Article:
Colony Bank Deploys Google Apps: Case Study

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About a year ago, IT execs at Colony Bank were reevaluating the Fitzgerald, Ga.-based bank's email platform. At the time, the bank with 29 branches (including its headquarters) was using an Outlook desktop client to access an Ipswitch Imail Server, technology designed for smaller companies.

"It was time to go with [Microsoft] Exchange or look at other opportunities," recalls Jim Jowers, senior technology officer at the $1.2 billion assets bank. "We didn't want to have two in-house servers to maintain."

To move to Microsoft Exchange and add an additional server would have cost the bank roughly $80,000 per year for hardware and software. "We decided that outsourcing, or going to the cloud, was the right option," says Jowers. "We didn't want to have two in-house servers to maintain."

As it researched which provider to use, the bank's network administrator David Sheffield recommended Google Apps for Business, a cloud-based productivity suite, as an option.

Colony Bank listened.

The bank converted its roughly 330 employees to Google Apps — which lets staff to do daily tasks like email, calendar and chat — during the second quarter of 2012. In doing so, Colony Bank has become one of the earlier bank entrants to deploy Google Apps for Business. Its migration hints at a slow, but growing trend of banks going to the cloud for email service and other productivity tools as a way to offset costs, among other reasons. Office 365, a cloud-based email service from Microsoft Corp., competes with Google Apps.

During Colony Bank's migration to Google Apps, training took top priority. "It's a completely different look from Outlook," Greg Judy, IT network manager, tells BTN. "Walking through the upfront training and strong communication was key in rolling out the apps."

Colony Bank chose to train staff on Google Apps branch by branch, making sure to appoint one person as the Google guide at each physical location in an effort to prevent the IT department from getting flooded with questions. "A lot of users were familiar with the interface because they already used Gmail," says Judy. "We worked through any issues they had. …It turned out not to be a problem once they adopted it."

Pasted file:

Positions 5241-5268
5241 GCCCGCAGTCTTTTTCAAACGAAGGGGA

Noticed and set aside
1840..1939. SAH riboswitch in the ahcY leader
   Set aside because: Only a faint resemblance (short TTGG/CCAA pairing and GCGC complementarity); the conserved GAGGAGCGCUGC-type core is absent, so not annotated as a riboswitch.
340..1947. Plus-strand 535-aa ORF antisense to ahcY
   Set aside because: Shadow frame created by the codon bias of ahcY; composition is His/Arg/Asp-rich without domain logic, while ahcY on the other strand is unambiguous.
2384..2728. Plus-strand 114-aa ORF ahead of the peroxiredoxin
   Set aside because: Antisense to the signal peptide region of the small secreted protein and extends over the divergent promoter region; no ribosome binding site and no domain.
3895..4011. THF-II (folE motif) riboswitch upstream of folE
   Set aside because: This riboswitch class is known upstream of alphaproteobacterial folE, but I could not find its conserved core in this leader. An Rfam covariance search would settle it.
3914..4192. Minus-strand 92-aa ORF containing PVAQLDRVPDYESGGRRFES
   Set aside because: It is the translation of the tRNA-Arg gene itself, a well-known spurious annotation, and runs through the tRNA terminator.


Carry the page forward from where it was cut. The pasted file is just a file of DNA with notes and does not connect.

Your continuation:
Since going Google, Colony Bank has realized a number of benefits beyond eliminating the need to maintain and manage email servers. Among them? Productivity gains from Google App's collaboration tools and strong search capabilities, says Judy. Another one: no longer needing to worry about disaster recovery or storage of email.

Employees have naturally gravitated toward using the tool for daily workflow tasks. "Google Docs is adding more and more benefit in the way we collaborate with spreadsheets and helping people become more productive," says Judy.

The IT team, for example, runs Docs on their iPads during meetings to take notes, a behavior change that has cut down on paper printouts.

Cloud Sherpas, a migration and training consultancy, helped Colony Bank convert to Google Apps for Business. The company also trained the Google guides at each branch location and Colony Bank's IT team.

Why the need for coaching? "Each and every user is getting a new experience," says David Hoff, senior vice president of technology at Cloud Sherpas. "For those having 20+ years of comfort using non-Google email services, that usually requires training."

Google Apps' basic pricing is $50 a user a year, says Hoff.

Cloud Sherpas has migrated 20 local banks to Google Apps.

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Comments (1)
Our bank migrated to Google Apps in 2nd qtr 2012 for the same reasons as Colony Bank. We experienced the same benefits, especially with Google docs/drive. No one can beat Google on the search function. The business tools are phenomenal. The price was even more phenomenal, given what we were looking at to replace Exchange 2003.
Posted by pihli | Thursday, February 28 2013 at 10:57AM ET
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